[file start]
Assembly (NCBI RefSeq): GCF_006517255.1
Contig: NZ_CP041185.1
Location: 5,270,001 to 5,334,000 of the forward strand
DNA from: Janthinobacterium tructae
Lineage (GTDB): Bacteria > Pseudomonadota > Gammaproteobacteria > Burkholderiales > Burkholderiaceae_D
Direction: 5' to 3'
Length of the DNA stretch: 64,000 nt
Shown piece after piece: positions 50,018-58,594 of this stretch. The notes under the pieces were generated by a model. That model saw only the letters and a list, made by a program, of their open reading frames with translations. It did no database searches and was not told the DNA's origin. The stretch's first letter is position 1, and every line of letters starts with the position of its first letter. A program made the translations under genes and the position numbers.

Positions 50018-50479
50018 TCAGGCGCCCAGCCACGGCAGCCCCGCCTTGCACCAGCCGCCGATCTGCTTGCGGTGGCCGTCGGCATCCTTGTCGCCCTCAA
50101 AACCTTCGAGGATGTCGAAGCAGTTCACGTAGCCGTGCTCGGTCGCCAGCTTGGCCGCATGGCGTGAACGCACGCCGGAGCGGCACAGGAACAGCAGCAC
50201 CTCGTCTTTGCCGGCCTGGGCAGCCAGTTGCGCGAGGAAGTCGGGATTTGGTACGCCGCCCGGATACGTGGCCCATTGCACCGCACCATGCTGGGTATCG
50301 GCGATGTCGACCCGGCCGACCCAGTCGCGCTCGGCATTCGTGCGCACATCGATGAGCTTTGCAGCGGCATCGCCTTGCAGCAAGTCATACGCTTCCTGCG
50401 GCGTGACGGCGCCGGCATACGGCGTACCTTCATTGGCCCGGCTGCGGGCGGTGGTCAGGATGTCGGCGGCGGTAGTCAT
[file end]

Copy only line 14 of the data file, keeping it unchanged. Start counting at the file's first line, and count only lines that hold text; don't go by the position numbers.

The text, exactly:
50401 GCGTGACGGCGCCGGCATACGGCGTACCTTCATTGGCCCGGCTGCGGGCGGTGGTCAGGATGTCGGCGGCGGTAGTCAT